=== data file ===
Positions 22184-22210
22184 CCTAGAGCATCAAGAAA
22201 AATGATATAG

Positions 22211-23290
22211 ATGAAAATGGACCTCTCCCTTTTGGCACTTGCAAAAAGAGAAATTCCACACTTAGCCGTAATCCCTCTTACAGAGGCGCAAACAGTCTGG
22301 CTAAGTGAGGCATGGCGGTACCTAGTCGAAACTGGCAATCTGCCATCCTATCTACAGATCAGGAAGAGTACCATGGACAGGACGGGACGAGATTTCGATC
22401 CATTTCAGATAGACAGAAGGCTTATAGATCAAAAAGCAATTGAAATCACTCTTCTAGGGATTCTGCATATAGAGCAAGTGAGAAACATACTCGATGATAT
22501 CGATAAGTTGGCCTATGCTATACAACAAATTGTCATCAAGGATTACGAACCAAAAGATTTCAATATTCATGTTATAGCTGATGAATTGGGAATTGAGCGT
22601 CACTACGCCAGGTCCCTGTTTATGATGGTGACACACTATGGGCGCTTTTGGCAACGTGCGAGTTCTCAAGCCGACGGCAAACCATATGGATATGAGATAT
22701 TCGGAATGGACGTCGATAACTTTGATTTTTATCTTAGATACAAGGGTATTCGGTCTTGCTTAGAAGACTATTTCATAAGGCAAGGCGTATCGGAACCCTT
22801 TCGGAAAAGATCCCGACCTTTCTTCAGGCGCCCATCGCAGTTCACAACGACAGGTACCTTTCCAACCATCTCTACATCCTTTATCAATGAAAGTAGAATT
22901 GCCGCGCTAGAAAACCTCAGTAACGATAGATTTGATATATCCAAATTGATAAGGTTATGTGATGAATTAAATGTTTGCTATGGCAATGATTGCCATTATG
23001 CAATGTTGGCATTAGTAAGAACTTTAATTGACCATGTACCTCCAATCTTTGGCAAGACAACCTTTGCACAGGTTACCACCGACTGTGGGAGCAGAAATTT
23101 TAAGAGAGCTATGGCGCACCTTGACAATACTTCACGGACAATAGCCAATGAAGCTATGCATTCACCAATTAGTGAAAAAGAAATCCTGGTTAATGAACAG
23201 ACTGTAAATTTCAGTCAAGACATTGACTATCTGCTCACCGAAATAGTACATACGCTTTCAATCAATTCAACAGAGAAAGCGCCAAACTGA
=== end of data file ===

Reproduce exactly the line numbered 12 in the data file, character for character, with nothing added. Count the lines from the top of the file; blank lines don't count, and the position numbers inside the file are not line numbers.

22901 GCCGCGCTAGAAAACCTCAGTAACGATAGATTTGATATATCCAAATTGATAAGGTTATGTGATGAATTAAATGTTTGCTATGGCAATGATTGCCATTATG